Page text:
People with dry, dehydrated, or combination skin types may want to give the above suggestions a try but if soaps and detergents are too drying for your skin, try using a soap free or detergent free cleanser like cleansing oils (oil cleansing method), cold cream or lotion type cleansers, oatmeal, or saponin rich herbs like soap nuts. These products and ingredients are also great for people with normal to oily skin types that find soap and detergent based cleansers too drying in the colder months.
Use A Mask:
Use a hydrating mask at least once a week to soften and add moisture and nutrients to the skin. Try the banana chocolate mask at the end of this article or the avocado agave mask on all natural beauty portal’s site (see link below).
If your skin looks flakey and dull be sure to exfoliate your skin at least one to three times a week. Don’t exfoliate daily (your skin may look better initially but long term over-exfoliation can severely damage your skin and may make certain conditions worse, such as redness, thread veins, acne, etc). Try gentle natural exfoliants like certain fruits (such as strawberries), sugar (some types of sugar are not vegan), or oatmeal. Many people also like using microfiber.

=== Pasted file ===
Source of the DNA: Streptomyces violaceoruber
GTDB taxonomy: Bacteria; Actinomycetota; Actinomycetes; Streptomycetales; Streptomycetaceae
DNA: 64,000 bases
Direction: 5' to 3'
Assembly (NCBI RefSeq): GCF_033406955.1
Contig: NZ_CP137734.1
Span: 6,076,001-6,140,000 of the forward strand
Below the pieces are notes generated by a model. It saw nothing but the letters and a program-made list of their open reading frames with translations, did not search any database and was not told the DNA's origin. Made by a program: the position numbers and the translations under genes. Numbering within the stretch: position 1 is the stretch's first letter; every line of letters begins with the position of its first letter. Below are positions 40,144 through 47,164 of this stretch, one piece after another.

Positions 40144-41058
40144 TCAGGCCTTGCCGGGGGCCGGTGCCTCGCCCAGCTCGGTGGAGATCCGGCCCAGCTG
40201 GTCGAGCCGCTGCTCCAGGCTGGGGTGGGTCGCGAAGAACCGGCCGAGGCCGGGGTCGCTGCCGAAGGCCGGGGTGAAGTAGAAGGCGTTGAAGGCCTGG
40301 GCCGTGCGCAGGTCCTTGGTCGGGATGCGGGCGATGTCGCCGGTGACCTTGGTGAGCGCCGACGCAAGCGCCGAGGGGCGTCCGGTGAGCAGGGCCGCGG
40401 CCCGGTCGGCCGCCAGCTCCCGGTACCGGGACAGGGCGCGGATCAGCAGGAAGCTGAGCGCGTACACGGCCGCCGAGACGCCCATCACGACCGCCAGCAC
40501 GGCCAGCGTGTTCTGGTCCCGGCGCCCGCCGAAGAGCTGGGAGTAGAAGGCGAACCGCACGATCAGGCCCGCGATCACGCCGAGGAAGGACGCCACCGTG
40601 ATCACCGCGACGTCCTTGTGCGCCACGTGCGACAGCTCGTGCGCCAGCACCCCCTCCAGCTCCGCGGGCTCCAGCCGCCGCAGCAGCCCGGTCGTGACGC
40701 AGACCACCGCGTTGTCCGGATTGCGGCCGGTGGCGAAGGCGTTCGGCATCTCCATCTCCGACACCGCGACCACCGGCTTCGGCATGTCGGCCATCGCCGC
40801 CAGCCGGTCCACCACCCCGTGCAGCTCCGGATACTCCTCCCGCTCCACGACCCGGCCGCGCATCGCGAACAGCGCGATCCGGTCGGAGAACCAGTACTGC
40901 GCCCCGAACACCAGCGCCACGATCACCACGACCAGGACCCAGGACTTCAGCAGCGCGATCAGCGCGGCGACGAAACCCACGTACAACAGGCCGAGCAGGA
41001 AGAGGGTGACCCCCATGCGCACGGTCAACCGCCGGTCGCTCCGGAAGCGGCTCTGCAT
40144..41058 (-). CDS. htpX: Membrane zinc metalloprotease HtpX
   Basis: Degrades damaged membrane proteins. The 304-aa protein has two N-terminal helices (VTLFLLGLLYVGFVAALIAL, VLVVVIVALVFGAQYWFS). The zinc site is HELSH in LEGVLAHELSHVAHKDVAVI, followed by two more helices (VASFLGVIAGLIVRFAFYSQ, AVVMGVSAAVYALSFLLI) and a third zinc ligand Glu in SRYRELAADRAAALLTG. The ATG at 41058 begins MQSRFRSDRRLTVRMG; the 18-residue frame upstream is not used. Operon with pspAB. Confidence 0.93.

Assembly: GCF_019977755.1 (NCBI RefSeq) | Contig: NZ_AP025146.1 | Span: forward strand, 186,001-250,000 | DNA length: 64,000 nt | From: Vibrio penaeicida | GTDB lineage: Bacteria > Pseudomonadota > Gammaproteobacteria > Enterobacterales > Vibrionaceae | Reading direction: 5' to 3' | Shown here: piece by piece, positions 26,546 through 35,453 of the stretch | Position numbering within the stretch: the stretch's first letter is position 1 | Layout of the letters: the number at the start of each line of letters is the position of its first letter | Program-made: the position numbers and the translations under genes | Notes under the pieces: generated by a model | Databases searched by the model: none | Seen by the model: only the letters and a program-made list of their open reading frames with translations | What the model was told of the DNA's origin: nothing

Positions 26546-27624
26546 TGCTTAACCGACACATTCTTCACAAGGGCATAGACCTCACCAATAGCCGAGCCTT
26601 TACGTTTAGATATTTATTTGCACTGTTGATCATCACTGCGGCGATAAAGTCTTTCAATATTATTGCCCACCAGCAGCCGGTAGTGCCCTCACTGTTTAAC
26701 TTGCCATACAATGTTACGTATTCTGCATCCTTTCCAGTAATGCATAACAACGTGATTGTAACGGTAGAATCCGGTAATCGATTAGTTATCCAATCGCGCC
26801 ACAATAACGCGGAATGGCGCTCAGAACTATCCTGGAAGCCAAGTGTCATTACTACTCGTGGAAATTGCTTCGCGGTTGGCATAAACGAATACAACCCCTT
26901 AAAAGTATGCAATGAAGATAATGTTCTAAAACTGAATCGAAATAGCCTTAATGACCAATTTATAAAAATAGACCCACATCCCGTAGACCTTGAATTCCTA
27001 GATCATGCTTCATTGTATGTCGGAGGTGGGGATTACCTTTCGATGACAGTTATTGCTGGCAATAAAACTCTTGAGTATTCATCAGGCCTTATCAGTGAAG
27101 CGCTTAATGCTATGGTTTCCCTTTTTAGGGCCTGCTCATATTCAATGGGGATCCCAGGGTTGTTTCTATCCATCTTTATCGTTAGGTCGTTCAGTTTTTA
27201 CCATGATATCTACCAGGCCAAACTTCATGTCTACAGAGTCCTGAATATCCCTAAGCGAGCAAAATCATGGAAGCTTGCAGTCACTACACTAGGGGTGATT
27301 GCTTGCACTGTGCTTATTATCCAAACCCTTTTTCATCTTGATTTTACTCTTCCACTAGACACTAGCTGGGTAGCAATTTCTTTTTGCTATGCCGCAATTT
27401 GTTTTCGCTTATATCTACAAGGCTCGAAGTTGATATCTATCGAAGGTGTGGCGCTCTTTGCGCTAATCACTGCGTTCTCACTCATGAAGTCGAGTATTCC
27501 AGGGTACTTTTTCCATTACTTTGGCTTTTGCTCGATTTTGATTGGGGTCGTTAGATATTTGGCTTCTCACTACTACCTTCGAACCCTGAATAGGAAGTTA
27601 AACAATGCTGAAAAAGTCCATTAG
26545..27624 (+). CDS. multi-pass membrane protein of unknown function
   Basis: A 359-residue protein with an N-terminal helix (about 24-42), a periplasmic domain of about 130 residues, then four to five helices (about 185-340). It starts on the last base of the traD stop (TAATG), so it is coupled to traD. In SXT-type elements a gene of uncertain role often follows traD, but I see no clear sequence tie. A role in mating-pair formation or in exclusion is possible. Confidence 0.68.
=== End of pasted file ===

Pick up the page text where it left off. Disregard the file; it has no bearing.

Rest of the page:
If your skin feels dehydrated, dry, or irritated, try using more products that increase moisture. Aloe and hydrosols hydrate the skin, and some hydrosols also calm irritated skin or help with either excessive dryness (lack of oil) or over abundant oiliness. Try lavender or chamomile hydrosols to hydrate and soothe. Lavender also balances dryness and oiliness. Aloe and hydrosols can be used to tone and set mineral makeup, and may be used throughout the day. And don’t forget to drink plenty of water; at least 8 to 10 eight ounce glasses a day to hydrate from the inside out!
Change Your Moisturizer, Oils, Or Serums: